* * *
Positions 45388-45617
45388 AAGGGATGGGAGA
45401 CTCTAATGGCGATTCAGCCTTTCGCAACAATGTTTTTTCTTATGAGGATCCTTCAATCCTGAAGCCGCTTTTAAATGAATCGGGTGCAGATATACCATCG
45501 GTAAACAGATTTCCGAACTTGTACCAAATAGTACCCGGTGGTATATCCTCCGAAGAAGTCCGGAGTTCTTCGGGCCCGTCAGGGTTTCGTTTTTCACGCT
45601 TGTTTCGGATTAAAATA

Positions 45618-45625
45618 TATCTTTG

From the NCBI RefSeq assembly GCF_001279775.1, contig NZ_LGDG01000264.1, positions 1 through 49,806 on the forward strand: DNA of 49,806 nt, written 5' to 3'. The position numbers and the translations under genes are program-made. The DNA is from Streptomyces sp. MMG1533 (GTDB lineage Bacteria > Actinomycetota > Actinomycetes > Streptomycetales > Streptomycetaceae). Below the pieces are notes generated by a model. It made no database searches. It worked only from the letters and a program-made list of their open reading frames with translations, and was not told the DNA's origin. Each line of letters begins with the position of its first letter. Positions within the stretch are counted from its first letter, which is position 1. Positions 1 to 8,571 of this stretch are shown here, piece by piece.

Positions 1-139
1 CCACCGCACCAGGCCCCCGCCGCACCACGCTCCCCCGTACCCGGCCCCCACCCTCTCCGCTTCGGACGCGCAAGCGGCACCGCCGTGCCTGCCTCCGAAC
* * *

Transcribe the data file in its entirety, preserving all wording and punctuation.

Positions 45388-45617
45388 AAGGGATGGGAGA
45401 CTCTAATGGCGATTCAGCCTTTCGCAACAATGTTTTTTCTTATGAGGATCCTTCAATCCTGAAGCCGCTTTTAAATGAATCGGGTGCAGATATACCATCG
45501 GTAAACAGATTTCCGAACTTGTACCAAATAGTACCCGGTGGTATATCCTCCGAAGAAGTCCGGAGTTCTTCGGGCCCGTCAGGGTTTCGTTTTTCACGCT
45601 TGTTTCGGATTAAAATA

Positions 45618-45625
45618 TATCTTTG

From the NCBI RefSeq assembly GCF_001279775.1, contig NZ_LGDG01000264.1, positions 1 through 49,806 on the forward strand: DNA of 49,806 nt, written 5' to 3'. The position numbers and the translations under genes are program-made. The DNA is from Streptomyces sp. MMG1533 (GTDB lineage Bacteria > Actinomycetota > Actinomycetes > Streptomycetales > Streptomycetaceae). Below the pieces are notes generated by a model. It made no database searches. It worked only from the letters and a program-made list of their open reading frames with translations, and was not told the DNA's origin. Each line of letters begins with the position of its first letter. Positions within the stretch are counted from its first letter, which is position 1. Positions 1 to 8,571 of this stretch are shown here, piece by piece.

Positions 1-139
1 CCACCGCACCAGGCCCCCGCCGCACCACGCTCCCCCGTACCCGGCCCCCACCCTCTCCGCTTCGGACGCGCAAGCGGCACCGCCGTGCCTGCCTCCGAAC